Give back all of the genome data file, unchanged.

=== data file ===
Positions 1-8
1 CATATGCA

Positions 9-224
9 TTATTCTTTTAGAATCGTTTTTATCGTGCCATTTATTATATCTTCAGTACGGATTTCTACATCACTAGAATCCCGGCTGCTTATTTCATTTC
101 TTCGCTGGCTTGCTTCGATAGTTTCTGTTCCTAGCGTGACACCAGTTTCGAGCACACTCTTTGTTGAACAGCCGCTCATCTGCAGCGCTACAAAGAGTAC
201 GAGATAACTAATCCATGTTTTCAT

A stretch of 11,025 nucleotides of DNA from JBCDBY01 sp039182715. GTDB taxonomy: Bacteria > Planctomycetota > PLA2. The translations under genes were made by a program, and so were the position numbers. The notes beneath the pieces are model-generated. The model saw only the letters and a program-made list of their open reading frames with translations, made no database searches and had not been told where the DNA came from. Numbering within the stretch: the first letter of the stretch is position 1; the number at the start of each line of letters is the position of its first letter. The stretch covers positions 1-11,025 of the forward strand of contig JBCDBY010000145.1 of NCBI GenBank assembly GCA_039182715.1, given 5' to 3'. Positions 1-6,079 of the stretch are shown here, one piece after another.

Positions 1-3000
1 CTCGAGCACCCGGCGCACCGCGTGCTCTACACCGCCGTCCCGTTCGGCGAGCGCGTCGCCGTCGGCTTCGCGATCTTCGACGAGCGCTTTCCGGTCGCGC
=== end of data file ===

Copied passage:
Positions 1-8
1 CATATGCA

Positions 9-224
9 TTATTCTTTTAGAATCGTTTTTATCGTGCCATTTATTATATCTTCAGTACGGATTTCTACATCACTAGAATCCCGGCTGCTTATTTCATTTC
101 TTCGCTGGCTTGCTTCGATAGTTTCTGTTCCTAGCGTGACACCAGTTTCGAGCACACTCTTTGTTGAACAGCCGCTCATCTGCAGCGCTACAAAGAGTAC
201 GAGATAACTAATCCATGTTTTCAT

A stretch of 11,025 nucleotides of DNA from JBCDBY01 sp039182715. GTDB taxonomy: Bacteria > Planctomycetota > PLA2. The translations under genes were made by a program, and so were the position numbers. The notes beneath the pieces are model-generated. The model saw only the letters and a program-made list of their open reading frames with translations, made no database searches and had not been told where the DNA came from. Numbering within the stretch: the first letter of the stretch is position 1; the number at the start of each line of letters is the position of its first letter. The stretch covers positions 1-11,025 of the forward strand of contig JBCDBY010000145.1 of NCBI GenBank assembly GCA_039182715.1, given 5' to 3'. Positions 1-6,079 of the stretch are shown here, one piece after another.

Positions 1-3000
1 CTCGAGCACCCGGCGCACCGCGTGCTCTACACCGCCGTCCCGTTCGGCGAGCGCGTCGCCGTCGGCTTCGCGATCTTCGACGAGCGCTTTCCGGTCGCGC